“For Aaron and his sons shall wash their hands and their feet thereat; when they go into the tabernacle of the congregation, they shall wash with water, that they die not; or when they come near to the altar to minister, to burn offering made by fire unto the Lord; so they shall wash their hands and their feet, that they die not.” Ex. xxx: 19-21.
During the patriarchal dispensation the father was the priest of the family, and conducted the service for the family; and in his absence the first born son officiated in his stead. When the first born of the children of Israel were saved from death on the night of their departure from Egypt, God claimed them as his, and for a time settled the priesthood with them, but when the two sons of Joseph were made heads of separate tribes, making thirteen of the original twelve, God abandoned the first born as priests, and settled the priesthood in the tribe of Levi. “And I, behold, I have taken the_ Levites from among the children of Israel instead of all the first born that openeth the matrix among the children of Israel: therefore the Levites shall be mine.” Num. iii: 12. From this time the family of Aaron, of the tribe of Levi, became the priests, and the other Levites were engaged in the service of the sanctuary.
But it was not enough to make a man a priest that he be a Levite, and have the blood of Aaron in his veins —he must be consecrated to that service in accordance with a ceremony given by God to Moses. And the ceremony was very lengthy and somewhat complicated; but only a few features of it were brought into the new dispensation, and these are all that are of practical value to us. There was a sin offering made at the brazen altar, or altar of burnt offerings where all sin offerings were made. This done he was taken to the laver at the door of the tabernacle and washed in or with water. Next he put on the priestly garments. And it is worthy of note that the same term “flesh” is used to indicate the extent of the washing that is used to indicate the parts on which the holy garments were to be worn. “Thus shall Aaron come into the holy place: with a young bullock for a sin offering, and a ram for a burnt offering. He shall put on the holy linen coat, and he shall have the linen breeches upon his flesh, and shall be girded with a linen girdle, and with the linen mitre shall he be attired: these are holy garments; therefore shall he wash his flesh in water, and so put them on.” Lev. xvi: 3, 4.
Having accepted the sin offering, been washed in water, and clothed in the holy garments, he enters the tabernacle and officiates as a priest—is a priest. He can go to the candlestick and attend to the seven lamps on it, which give all the light there is in the holy place. He can go to the table and on the Sabbath day eat of the shew-bread kept on it. He can go to the golden altar, and there burn sweet incense before the Lord. This is close to the vail, and is the nearest approach that can be made to the mercy seat where God is, except by the high priest alone, and he only once a year.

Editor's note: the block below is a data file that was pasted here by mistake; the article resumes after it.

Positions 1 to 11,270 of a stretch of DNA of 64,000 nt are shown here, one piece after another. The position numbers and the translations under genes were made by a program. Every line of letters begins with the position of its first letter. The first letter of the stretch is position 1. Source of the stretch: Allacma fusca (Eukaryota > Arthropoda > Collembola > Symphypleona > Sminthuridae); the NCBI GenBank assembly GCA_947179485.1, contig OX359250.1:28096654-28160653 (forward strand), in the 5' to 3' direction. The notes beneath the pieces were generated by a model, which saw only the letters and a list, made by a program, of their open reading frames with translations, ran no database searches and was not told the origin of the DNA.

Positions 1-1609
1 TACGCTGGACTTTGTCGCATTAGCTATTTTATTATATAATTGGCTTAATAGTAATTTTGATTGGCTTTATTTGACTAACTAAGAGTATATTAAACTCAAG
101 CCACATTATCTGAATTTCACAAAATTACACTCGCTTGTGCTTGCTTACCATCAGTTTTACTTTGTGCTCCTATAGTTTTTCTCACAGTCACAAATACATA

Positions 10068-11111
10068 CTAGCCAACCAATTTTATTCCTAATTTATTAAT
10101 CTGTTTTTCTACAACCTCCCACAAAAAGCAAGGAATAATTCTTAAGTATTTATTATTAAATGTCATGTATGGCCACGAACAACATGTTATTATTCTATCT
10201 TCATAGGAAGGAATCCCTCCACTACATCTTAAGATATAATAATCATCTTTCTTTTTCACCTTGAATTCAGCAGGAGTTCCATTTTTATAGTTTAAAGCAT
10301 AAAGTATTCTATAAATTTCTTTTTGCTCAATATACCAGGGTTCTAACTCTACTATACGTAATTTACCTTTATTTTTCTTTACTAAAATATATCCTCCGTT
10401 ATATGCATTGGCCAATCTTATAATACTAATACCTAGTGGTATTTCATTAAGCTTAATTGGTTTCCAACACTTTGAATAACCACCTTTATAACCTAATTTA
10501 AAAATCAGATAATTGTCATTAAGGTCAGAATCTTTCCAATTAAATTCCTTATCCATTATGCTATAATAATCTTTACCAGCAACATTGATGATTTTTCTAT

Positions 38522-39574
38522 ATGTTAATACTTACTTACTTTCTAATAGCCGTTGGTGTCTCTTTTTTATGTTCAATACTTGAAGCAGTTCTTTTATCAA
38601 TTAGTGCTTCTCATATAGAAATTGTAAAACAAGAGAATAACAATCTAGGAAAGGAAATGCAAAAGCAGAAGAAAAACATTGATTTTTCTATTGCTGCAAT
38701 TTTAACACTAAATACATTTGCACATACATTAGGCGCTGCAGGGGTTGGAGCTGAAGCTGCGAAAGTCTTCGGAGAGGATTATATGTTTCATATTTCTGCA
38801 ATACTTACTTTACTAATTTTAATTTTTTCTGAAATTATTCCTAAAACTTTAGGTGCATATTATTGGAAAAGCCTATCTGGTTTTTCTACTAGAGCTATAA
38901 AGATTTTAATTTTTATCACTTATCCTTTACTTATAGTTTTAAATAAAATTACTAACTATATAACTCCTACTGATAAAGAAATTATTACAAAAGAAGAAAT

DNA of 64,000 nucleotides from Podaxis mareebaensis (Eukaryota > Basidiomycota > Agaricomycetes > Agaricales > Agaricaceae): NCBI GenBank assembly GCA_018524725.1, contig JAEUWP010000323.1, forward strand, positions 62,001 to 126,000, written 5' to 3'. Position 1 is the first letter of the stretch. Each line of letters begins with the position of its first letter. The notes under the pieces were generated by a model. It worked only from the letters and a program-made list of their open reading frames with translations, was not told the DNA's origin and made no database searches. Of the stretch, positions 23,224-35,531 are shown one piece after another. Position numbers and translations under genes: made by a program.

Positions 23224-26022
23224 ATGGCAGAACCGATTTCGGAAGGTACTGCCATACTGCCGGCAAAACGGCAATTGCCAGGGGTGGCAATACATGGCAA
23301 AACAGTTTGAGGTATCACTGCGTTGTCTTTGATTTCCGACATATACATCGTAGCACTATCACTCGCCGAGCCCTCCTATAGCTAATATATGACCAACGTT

The common priests dare not even lift the vail and look into the most holy place. Even Aaron, himself was specially warned to “come not at all times into the holy place within the vail before the mercy seat, which is upon the ark; that he die not.” Lev. xvi:2.
We now have our type sufficiently before us to see the application of it in the antitype. The court or yard was a place where all the people had a right to enter, and fitly represents that state called the world. The place where the seed of the kingdom was sown, in the parable of the tares. Matt. xiii: 38. That state which distinguished the people from the disciples. “These things I command you, that ye love one another. If the world hate you, ye know that it hated me before it hated you. If ye were of the world, the world would love his own; but because ye are not of the world, but I have chosen you out of the world, therefore the world hateth you.” John xv: 17-19. From this state the people must be converted or they never can be saved.
But what will they be when converted? In our type the sons of Aaron of the tribe of Levi only, could be priests; but under the more perfect system all Christians are priests; and how men and women are converted from the world into priests is the great feature of our lesson.